Working Papers

Lingering Memories of the Past? The Ideological Behaviour of Immigrants Socialised in Authoritarian Regimes

Abstract: How does the political socialisation in authoritarian regimes affect the political behaviour of immigrants in democracies? The political past of immigrants is often overlooked when assessing their behaviour, although experiences with politics can differ substantially. In this paper, I argue that immigrants socialised in left-wing authoritarian regimes avoid the political left and support right of centre parties, while immigrants socialised in right-wing authoritarian regimes do not translate anti-right biases into host country politics. Using the German Socio-Economic Panel and V-Dem while applying Coarsened Exact Matching (CEM), I find a bias against the political left for immigrants socialised in left-wing authoritarian regimes compared to their democratic counterparts. Immigrants socialised in right-wing authoritarian regimes also express a bias against the political left, but only if the country has a longer communist past, otherwise no substantial differences appear. These results have important implications for how authoritarianism shapes political behaviour in a different context.

When Policies Divide: The Effects of Face Veil Bans on Public Opinion (with António Valentim)

Draft available upon request

Abstract: Do voters react to policies targeting ethnic minorities? Governments in Western democracies have recently taken restrictive stances on migration and the integration of minorities. While most recent research on integration has focused on the consequences of intergroup contact, less is known about how voters react to these policies. We address this gap by studying how policies targeting ethnic minorities influence the electorate’s attitudes and behaviour. We argue that policies can signal who is considered a member of a polity and, thus, normalise more extreme antiimmigration and - integration positions. Studying the face veil ban in Ticino, Switzerland, we find that the adoption of the policy increased anti-migration and - integration voting. Using individual-level data, we find that the ban also increased negative attitudes towards Islam - the target of the policy. This has implications for how policies affect attitudes and behaviours towards minorities as well as for the cohesiveness of multicultural societies.

Communism and Redistribution Preferences: Evidence from an Experimental Online Game

Draft available upon request

Abstract: Under what circumstances do negative portrayals of communism lead to a backlash against redistribution? Building on literature of authoritarian legacies, I suggest that negatively depicting an authoritarian regime can affect policy preferences that are related to the authoritarian ideology. Hence, I hypothesise that priming participants with negative statements on the German Democratic Republic (GDR) should lower their support for redistribution, particularly if they are subject to redistribution. Employing a novel experimental game in Germany, I find that the negative primes of the GDR do, however, not generally decrease support for redistribution and their effect is also not conditioned on experiencing high levels of redistribution. Exploratory analyses reveal, however, that the effect of the prime was concealed. Priming participants on the GDR lowers support for redistribution only among participants who were outperformed, but not among those who were outperforming their opponents in the games. This study has not only implications for the field of authoritarian legacies and redistribution preferences, but also provides a novel attitudinal and behavioural approach to experimentally measure preferences.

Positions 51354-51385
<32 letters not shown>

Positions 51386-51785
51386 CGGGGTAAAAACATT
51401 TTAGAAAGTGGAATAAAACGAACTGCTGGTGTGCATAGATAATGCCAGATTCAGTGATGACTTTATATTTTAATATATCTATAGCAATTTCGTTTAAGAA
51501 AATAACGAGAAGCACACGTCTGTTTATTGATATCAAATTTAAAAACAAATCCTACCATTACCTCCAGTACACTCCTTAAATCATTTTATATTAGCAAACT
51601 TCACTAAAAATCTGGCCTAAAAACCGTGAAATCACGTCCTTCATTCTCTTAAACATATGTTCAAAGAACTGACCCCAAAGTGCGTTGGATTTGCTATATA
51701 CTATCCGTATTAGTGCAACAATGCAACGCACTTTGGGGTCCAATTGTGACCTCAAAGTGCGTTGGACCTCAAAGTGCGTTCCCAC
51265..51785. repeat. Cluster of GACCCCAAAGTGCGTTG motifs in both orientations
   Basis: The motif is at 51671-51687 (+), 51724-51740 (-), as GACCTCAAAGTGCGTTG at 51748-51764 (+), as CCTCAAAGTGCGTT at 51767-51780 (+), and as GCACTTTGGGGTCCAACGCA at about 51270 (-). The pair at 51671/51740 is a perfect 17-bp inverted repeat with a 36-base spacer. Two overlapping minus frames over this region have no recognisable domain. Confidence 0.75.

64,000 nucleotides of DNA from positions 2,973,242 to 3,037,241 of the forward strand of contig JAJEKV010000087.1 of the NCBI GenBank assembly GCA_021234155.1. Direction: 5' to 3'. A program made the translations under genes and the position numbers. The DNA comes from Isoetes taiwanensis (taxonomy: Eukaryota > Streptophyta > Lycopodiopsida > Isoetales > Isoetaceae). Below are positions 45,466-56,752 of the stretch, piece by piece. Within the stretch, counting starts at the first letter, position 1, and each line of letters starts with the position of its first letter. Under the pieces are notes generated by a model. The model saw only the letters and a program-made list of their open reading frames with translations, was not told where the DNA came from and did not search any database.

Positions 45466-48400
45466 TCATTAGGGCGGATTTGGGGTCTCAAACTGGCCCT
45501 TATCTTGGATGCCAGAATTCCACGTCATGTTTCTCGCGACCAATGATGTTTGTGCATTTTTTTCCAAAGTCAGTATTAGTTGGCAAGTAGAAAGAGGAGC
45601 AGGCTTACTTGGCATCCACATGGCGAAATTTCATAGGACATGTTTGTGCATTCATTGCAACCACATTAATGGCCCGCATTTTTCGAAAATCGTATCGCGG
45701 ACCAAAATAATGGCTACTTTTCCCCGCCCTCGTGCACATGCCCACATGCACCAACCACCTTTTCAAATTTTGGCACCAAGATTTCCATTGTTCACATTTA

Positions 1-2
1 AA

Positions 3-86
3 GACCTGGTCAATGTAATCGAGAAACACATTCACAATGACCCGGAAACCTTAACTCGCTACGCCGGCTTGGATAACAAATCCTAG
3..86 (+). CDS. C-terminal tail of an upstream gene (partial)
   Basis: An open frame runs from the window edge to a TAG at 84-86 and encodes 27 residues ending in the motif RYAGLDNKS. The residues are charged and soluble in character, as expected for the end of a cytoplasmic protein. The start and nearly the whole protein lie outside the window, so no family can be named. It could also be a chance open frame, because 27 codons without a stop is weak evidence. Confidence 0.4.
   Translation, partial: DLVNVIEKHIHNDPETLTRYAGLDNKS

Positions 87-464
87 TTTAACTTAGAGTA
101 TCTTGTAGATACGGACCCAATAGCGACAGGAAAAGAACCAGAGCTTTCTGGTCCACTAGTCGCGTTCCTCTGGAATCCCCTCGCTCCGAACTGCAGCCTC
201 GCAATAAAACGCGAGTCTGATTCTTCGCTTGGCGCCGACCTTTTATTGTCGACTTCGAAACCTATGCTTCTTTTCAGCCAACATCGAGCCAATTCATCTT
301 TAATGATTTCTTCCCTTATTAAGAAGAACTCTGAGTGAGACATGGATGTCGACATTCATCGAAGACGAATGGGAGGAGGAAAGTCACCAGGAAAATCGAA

What is my Opinion? Immigrants, (Post-) Authoritarianism and Ideological Positioning

Draft available upon request

Abstract: Pre-migration experiences with political regimes differ substantially among immigrants. However, surprisingly little is known about the extent to which these experiencing matter in structuring the stance of immigrants. Building on research of new democracies and political socialisation, I argue that (post-) authoritarian as opposed to established democratic socialisation lowers the degree to which positions are identified on abstract ideological issues, but less for specific policy items. Leveraging data from the European Social Survey and V-Dem, I test this argument by studying first-generation immigrants from (former) authoritarian and established democratic regimes, as well as nonimmigrants in thirteen European democracies. Employing exact matching as a pre-processing method, I find that immigrants from (post-) authoritarian regimes are less likely to identify their position on abstract ideological issues than non-immigrants, while differences are substantially small for specific policy items, which seems to be driven by lower political abilities and interest. Immigrants from established democracies map similarly to non-immigrants, but not concerning party identification. This study has important implications for the long-lasting effects of authoritarianism, but also for the representation and electoral potential of specific immigrant groups in the host country.

Selected Work in Progress

The Cost of Ideological Learning: How Migrants Penalise Green Parties (with António Valentim)